Feb 26, 2015 11:56 PM
Japan data signal slow recovery, despite lower energy costs
The Associated Press
TOKYO (AP) Japanese factories churned out more machinery and electronic devices in January as export shipments rose, but lower energy costs due to cheaper crude oil failed to provide a long-awaited boost to consumer spending.
The weak retail sales and employment data for the month, and a cooling of already slow inflation, underscored the fragility of the recovery of the world's third-largest economy. It also raised the potential for further monetary stimulus from the central bank.
Core inflation, excluding volatile food prices, was 2.2 percent, compared with 2.5 percent the month before and the lowest in 10 months. Excluding energy costs and food, the consumer price index was at 2.1 percent, level with the previous two months.
The inflation rate is overstated by a 3 percentage point increase in the national sales tax, to 8 percent from 5 percent, last April. The tax hike abruptly took the wind out of the sails of the recovery Prime Minister Shinzo Abe has sought to nurture by massive monetary and fiscal stimulus.
Unemployment rose to 3.6 percent in January from 3.4 percent the month before.
The central bank has been pumping trillions of yen (tens of billions of dollars) a month into the economy, seeking to vanquish deflation that discouraged investment and spending over the past two decades. The economy briefly fell back into recession after the sales tax hike but grew at a 2.2 percent annualized rate in October-December.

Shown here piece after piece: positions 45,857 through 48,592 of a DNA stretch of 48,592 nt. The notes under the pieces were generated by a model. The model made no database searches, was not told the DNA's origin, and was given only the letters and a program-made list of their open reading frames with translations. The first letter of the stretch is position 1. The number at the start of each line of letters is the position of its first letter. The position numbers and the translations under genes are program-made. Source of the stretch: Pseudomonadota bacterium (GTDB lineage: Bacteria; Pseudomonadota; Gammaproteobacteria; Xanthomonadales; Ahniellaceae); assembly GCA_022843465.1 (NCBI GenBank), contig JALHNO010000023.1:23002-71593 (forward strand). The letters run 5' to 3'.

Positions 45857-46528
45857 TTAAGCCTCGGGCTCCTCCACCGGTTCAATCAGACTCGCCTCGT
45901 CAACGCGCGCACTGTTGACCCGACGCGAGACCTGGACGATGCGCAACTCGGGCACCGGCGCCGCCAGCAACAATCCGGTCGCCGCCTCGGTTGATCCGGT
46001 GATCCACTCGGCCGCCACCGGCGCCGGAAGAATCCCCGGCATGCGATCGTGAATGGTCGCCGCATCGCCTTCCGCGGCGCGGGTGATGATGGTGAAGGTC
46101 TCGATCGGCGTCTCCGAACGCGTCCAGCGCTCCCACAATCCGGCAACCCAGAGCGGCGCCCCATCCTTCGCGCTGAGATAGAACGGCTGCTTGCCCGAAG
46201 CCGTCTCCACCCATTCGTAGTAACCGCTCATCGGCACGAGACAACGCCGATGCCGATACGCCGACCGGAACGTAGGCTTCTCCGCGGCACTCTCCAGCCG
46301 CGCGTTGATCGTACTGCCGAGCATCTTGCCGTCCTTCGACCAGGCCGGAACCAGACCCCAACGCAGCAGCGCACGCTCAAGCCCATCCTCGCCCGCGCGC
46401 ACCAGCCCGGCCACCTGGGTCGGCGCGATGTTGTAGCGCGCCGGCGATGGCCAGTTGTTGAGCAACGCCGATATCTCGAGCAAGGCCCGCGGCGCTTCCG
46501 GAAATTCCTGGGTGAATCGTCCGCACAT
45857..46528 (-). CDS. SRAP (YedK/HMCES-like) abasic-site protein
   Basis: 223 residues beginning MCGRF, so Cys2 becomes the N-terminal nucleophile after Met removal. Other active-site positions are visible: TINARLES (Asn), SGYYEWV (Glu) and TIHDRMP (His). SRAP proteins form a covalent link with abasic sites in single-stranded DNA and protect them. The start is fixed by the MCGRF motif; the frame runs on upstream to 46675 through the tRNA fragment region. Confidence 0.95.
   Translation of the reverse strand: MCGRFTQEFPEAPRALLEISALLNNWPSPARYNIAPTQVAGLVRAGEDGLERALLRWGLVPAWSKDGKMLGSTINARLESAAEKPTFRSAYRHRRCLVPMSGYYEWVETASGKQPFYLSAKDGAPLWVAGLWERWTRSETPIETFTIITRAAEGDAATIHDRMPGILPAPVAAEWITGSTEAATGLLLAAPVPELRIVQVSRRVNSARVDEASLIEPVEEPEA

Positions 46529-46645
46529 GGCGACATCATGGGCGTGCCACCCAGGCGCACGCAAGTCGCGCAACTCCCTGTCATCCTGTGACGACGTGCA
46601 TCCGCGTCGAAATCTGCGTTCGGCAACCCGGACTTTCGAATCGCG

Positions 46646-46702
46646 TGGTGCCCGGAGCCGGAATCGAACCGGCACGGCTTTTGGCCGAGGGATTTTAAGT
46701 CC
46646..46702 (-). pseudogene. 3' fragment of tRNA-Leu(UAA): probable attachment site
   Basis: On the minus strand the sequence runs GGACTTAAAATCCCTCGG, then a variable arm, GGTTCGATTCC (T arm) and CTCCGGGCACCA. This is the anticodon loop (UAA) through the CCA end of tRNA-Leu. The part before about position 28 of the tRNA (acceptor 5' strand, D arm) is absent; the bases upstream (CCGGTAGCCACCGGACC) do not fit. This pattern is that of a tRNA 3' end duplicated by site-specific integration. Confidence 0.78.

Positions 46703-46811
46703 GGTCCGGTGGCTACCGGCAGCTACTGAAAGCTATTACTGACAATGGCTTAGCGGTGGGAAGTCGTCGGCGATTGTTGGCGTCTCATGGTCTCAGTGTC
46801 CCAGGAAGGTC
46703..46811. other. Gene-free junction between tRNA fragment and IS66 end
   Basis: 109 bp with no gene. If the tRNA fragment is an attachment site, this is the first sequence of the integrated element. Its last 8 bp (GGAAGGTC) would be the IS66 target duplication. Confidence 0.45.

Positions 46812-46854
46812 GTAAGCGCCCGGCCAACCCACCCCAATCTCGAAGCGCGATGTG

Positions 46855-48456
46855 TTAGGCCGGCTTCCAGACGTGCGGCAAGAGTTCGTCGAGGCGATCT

That mild rebound was helped by a surge in exports, especially of machinery and electronic devices, industries that showed an increase in output in January. Manufacturing output rose 4 percent from the month before, exceeding economists' forecasts, but was 2.6 percent lower than a year earlier.
The stronger-than-expected manufacturing data helped push the benchmark Nikkei 225 stock index to a nearly 15 year high Friday.
Sustained growth in industrial production will depend on both export and domestic demand, said Harumi Taguchi, an economist with HIS.
"Production growth has remained lower that industry's outlooks due to weaker-than-expected demand and inventory levels are still high relative to longer-term trends," she wrote in a commentary.
Weak consumer demand and corporate investment have dragged on growth and incomes have lagged behind inflation. As the country begins its annual "shunto" spring labor talks, Abe and other officials are pushing companies to raise wages to help support the recovery.
Many corporations with global reach have been racking up record profits thanks to a weak yen, which inflates the value of overseas earnings when they are brought back to Japan. So far, however, any increases in base pay have been meager, and mostly confined to big companies, which employ a minority of Japanese workers.
The small and medium-sized companies that employ nearly three-quarters of all Japanese workers have been squeezed by rising costs and are less able to afford paying higher wages.
Consumers have so far kept their belts tight, after rushing to make purchases ahead of last year's sales tax hike.
Household spending fell by 0.3 percent in January from the month before and by 5.1 percent from a year earlier, suggesting the recovery in private spending remains sluggish.
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